Multiplex Association of India: Delhi government’s closure of cinemas can cause irreparable damage

Amid a spike in COVID-19 cases following the emergence of the Omicron version, Delhi Chief Minister Arvind Kejriwal on Tuesday declared a ‘yellow alert’ under which schools, colleges, cinemas and gyms will remain closed along with other restrictions. . Following the announcement, the release date of Shahid Kapoor starrer Jersey was extended beyond December 31.

Movie theaters, which were rubbish for the better part of the pandemic that swept India in early 2020, went back to normal functioning in most parts of India in the past few months. The Multiplex Association of India has now issued a statement explaining what the reopening of cinema halls could mean for the film business.

Kamal Ganchandani, President, Multiplex Association of India said, “The decision of the Delhi government to shut down cinema halls in Delhi by implementing the ‘Yellow’ alert of the Graded Response Action Plan (GRAP) has created enormous uncertainty and caused irreparable damage.” Maybe Indian film industry.

“The period after March 2020 is unquestionably the most challenging period by Indian cinemas in its long history. After being allowed to reopen, cinemas have already demonstrated their ability to operate safely for the public and staff through the use of improved ventilation systems, improved sanitation and other safety protocols. Not a single outbreak of COVID-19 has been found in cinema anywhere in the world.”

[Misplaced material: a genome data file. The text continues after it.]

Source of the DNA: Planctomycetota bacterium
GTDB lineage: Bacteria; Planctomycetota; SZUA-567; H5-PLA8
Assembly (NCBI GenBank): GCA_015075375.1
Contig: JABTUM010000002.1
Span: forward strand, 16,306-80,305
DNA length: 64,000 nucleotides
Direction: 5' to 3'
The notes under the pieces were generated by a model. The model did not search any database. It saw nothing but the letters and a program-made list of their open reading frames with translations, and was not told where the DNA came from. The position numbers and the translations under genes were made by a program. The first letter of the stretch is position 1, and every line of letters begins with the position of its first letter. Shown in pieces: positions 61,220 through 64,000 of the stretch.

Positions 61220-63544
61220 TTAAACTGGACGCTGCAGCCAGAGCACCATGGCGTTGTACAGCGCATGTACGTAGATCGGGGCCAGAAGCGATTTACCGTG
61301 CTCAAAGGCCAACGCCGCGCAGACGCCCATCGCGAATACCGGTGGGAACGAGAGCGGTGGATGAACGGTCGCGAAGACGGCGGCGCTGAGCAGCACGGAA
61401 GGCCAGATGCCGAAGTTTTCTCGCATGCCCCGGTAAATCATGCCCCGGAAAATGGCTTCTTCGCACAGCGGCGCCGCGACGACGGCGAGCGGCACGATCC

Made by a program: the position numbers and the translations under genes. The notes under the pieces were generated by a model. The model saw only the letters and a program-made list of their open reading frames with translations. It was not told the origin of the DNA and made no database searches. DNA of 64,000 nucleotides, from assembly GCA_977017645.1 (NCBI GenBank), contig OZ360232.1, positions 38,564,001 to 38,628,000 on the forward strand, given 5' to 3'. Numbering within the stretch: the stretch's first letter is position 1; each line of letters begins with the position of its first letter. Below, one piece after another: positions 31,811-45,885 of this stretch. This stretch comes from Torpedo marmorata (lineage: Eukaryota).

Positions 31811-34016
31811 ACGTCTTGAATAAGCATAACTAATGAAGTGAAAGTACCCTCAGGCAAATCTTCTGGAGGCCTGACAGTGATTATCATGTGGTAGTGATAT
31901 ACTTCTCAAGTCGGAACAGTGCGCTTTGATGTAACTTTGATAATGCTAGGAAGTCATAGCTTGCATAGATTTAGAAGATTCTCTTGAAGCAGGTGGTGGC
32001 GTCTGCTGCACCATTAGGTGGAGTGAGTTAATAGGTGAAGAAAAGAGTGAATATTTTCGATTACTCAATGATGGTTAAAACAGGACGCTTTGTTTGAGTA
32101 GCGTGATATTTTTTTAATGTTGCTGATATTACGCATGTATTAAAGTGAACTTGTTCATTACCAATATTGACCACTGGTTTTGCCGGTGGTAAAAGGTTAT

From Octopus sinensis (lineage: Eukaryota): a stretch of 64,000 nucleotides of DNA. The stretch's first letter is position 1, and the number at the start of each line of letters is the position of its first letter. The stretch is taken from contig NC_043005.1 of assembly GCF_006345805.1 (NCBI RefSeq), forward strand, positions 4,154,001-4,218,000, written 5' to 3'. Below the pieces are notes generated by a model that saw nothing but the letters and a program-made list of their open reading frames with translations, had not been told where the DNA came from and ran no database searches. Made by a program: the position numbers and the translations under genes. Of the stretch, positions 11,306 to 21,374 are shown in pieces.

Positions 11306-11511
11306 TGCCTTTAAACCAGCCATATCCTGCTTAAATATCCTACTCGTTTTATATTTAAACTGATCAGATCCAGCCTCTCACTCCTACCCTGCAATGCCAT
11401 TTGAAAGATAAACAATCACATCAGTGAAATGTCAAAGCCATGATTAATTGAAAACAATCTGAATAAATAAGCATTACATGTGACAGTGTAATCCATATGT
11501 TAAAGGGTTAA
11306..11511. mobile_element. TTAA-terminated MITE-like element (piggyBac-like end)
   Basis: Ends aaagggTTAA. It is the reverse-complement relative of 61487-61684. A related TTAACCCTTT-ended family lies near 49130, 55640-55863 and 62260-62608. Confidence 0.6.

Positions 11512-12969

“While we fully understand the need on the part of the government to take necessary preventive measures, we would request that cinemas should get equal treatment with comparable industries and institutions. Instead of shutting down cinema halls, we would urge the Delhi government to consider introducing a ‘double vaccination requirement’ to enter cinema halls, as is the case in some other states (including Maharashtra). Alternatively, the 50% seating capacity limit in cinema halls may be re-imposed. We call upon the government to recognize the unique social, cultural and economic value of the Indian film industry and provide necessary support to survive in this unprecedented period.”

In October itself, cinema halls, theaters and multiplexes in the city were allowed to function with full seating capacity. They were closed during the second wave of Covid in April and offered partial relief in July when the government allowed them to operate at 50 per cent seating capacity.

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